The truth is our attraction to missions can be more cultural than biblical. Aspects of doing missions overseas overlap with our society’s multicultural sensibilities. Travelers’ tales fascinate us. Cultural immersion sounds respectable. If you’re able to reminisce about the time you saw the sun rise over a grove of coffee trees in Ethiopia or how you fought against caste oppression in India, you’re pretty much the most interesting person in the room.
There are also dubious reasons someone would want to be known as a missionary inside the church. It’s no secret that missionaries are often viewed as being on an entirely different spiritual level than other people serving in the church. With all the inspiring books about the success stories of missions pioneers it’s easy to see how people can get that impression. Because of the perfect world often described by missions literature, the church rallies around the people they send overseas. As one of these people you think you’ll end up getting a lot of attention from people you both like and respect. But if all you’re doing is moving across town and living in a place where most of your friends don’t want to go, you may get little notice.
DISCERNING THE HEART’S DESIRE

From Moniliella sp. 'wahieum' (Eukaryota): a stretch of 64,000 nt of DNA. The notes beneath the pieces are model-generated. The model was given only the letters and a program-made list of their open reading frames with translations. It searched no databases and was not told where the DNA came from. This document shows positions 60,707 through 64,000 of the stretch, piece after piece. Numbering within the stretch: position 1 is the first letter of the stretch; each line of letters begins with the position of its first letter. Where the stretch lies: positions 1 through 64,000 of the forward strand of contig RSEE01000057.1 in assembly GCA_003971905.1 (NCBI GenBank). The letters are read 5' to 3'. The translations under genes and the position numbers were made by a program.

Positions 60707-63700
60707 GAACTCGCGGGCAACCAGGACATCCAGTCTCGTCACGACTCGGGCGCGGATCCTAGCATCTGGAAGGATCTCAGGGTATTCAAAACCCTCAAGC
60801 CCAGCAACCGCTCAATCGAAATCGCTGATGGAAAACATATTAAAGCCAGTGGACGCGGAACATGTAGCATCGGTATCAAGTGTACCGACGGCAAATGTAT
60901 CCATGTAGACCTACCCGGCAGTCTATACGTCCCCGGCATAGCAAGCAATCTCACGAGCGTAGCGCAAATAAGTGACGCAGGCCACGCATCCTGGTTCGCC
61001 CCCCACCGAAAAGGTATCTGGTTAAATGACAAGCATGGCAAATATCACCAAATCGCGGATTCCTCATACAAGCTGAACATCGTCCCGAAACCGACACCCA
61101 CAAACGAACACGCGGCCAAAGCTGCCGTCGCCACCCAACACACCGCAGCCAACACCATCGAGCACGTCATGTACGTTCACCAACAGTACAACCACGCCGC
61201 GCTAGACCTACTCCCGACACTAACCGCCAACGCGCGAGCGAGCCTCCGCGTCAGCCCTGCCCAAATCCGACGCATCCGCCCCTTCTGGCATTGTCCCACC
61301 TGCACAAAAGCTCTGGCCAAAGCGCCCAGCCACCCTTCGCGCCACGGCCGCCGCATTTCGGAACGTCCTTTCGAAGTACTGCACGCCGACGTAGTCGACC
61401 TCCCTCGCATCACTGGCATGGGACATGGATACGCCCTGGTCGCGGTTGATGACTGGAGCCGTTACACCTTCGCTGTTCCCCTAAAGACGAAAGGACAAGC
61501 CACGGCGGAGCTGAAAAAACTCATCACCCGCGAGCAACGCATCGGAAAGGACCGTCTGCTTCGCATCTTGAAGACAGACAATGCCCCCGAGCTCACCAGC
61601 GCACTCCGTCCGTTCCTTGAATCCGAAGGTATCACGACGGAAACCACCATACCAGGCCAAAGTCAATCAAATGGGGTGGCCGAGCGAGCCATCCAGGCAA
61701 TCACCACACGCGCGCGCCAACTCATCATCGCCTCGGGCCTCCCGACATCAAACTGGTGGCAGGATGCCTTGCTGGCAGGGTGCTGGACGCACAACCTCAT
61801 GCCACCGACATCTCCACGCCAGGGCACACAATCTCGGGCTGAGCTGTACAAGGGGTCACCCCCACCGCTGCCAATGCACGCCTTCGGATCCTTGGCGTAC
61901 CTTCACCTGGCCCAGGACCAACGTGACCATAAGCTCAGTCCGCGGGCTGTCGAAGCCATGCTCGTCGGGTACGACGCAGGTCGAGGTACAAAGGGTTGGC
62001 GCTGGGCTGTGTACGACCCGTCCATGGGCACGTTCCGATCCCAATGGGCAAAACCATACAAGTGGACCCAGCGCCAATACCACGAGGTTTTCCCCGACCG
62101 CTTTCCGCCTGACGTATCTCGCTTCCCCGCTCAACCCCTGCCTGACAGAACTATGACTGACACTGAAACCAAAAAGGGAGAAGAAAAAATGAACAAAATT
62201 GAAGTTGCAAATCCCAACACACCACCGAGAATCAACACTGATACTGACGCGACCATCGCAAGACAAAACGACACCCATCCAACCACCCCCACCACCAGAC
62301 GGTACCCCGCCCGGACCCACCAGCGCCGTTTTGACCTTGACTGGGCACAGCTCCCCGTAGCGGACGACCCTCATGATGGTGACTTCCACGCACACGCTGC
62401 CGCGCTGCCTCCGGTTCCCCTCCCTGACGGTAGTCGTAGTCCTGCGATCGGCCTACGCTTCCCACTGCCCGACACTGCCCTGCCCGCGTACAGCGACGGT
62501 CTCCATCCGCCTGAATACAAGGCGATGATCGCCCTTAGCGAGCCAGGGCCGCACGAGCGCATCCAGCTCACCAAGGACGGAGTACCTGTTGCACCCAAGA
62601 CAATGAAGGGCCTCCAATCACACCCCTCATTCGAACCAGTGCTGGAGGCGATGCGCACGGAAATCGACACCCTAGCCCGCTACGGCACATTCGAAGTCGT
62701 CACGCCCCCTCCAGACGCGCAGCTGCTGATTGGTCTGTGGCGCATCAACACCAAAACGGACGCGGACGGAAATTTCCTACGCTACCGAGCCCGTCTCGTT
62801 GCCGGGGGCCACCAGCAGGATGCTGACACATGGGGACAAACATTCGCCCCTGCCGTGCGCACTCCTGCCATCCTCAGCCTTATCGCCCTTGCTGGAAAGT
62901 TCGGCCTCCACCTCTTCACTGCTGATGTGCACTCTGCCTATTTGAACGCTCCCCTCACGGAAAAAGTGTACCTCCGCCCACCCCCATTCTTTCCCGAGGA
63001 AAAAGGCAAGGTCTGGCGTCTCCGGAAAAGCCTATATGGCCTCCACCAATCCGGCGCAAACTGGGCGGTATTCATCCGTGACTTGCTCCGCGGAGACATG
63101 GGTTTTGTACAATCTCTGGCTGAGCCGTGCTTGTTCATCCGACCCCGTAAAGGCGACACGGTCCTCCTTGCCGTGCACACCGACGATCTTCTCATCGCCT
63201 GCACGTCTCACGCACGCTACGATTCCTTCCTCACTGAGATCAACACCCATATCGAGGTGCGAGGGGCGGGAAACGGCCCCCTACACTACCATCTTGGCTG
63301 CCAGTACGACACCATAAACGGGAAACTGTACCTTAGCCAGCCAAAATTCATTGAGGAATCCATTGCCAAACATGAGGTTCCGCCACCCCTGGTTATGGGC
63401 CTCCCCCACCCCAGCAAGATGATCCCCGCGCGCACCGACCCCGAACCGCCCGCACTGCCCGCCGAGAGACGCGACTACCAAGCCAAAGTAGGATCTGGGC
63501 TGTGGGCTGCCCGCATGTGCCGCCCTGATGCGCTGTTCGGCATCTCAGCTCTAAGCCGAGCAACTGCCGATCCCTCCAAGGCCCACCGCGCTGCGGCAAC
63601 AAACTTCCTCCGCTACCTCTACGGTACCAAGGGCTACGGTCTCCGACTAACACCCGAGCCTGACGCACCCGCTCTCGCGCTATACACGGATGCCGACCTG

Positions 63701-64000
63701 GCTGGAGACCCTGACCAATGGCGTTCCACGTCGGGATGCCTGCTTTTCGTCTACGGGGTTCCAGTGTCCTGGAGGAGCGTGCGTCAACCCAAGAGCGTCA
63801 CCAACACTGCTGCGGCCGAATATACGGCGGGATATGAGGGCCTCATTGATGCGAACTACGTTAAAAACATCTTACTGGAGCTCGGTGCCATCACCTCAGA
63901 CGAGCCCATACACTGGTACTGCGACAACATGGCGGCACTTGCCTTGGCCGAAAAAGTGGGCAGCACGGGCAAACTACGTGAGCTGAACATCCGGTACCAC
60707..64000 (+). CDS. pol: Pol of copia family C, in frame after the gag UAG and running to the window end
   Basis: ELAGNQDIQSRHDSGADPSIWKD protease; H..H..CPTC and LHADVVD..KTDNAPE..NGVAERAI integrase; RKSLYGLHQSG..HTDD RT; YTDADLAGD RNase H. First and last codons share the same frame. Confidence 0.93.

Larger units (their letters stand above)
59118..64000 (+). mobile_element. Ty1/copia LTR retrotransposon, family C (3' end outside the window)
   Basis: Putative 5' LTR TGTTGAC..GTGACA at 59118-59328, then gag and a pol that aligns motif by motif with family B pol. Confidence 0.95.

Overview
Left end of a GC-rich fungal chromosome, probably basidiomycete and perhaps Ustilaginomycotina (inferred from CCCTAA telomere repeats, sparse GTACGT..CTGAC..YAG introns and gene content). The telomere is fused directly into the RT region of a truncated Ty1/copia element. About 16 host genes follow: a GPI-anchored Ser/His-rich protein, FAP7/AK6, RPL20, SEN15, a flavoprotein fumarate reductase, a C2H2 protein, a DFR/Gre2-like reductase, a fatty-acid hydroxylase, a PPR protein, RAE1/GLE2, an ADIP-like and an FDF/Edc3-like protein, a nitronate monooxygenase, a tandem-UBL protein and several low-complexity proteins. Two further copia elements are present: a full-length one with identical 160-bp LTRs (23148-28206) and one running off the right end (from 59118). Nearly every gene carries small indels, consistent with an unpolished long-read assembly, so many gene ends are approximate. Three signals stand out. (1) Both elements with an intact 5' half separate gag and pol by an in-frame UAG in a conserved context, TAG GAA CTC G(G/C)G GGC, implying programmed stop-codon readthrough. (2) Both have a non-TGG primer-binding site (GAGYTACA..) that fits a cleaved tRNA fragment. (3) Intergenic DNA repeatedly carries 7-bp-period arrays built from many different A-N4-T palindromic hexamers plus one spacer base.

For me, the impact of this realization was a massive heart check. If all the things which are personally gratifying and personally glorifying get stripped away would I still want to live on mission? How much of what I’m seeking is from a heart for God and his glory, and how much of it is from a heart for me and my glory? I’m not saying that overseas missionaries are selfish and ignoring God. That would be ridiculous. However, as someone who romanticized overseas missions, I can’t help but wonder how many other people need to answer that question before they go.
People from all over the world are flooding into our backyard where we can efficiently share the gospel with them and meet them in their times of need. This is amazing because of all the biblical commands this fulfills. Not only are we reaching the nations, but because we are doing it where we live we are reaching the foreigners among us. Not only are we reaching the foreigner among us, but because they now reside where we do we are helping the poor. All of these things even overlap with our call to build our community and make it prosper. Perhaps we are so used to a traditional view of missions being overseas that it is impeding us from pouncing on this opportunity. My personal journey has shown me that it has a lot to do with our hearts.
Ben is a member and intern of Sojourn Community Church in New Albany, Indiana. As an intern at Refuge Louisville, Ben has spent the last year living in the south end of Louisville doing outreach and ministry to refugees and internationals in his community.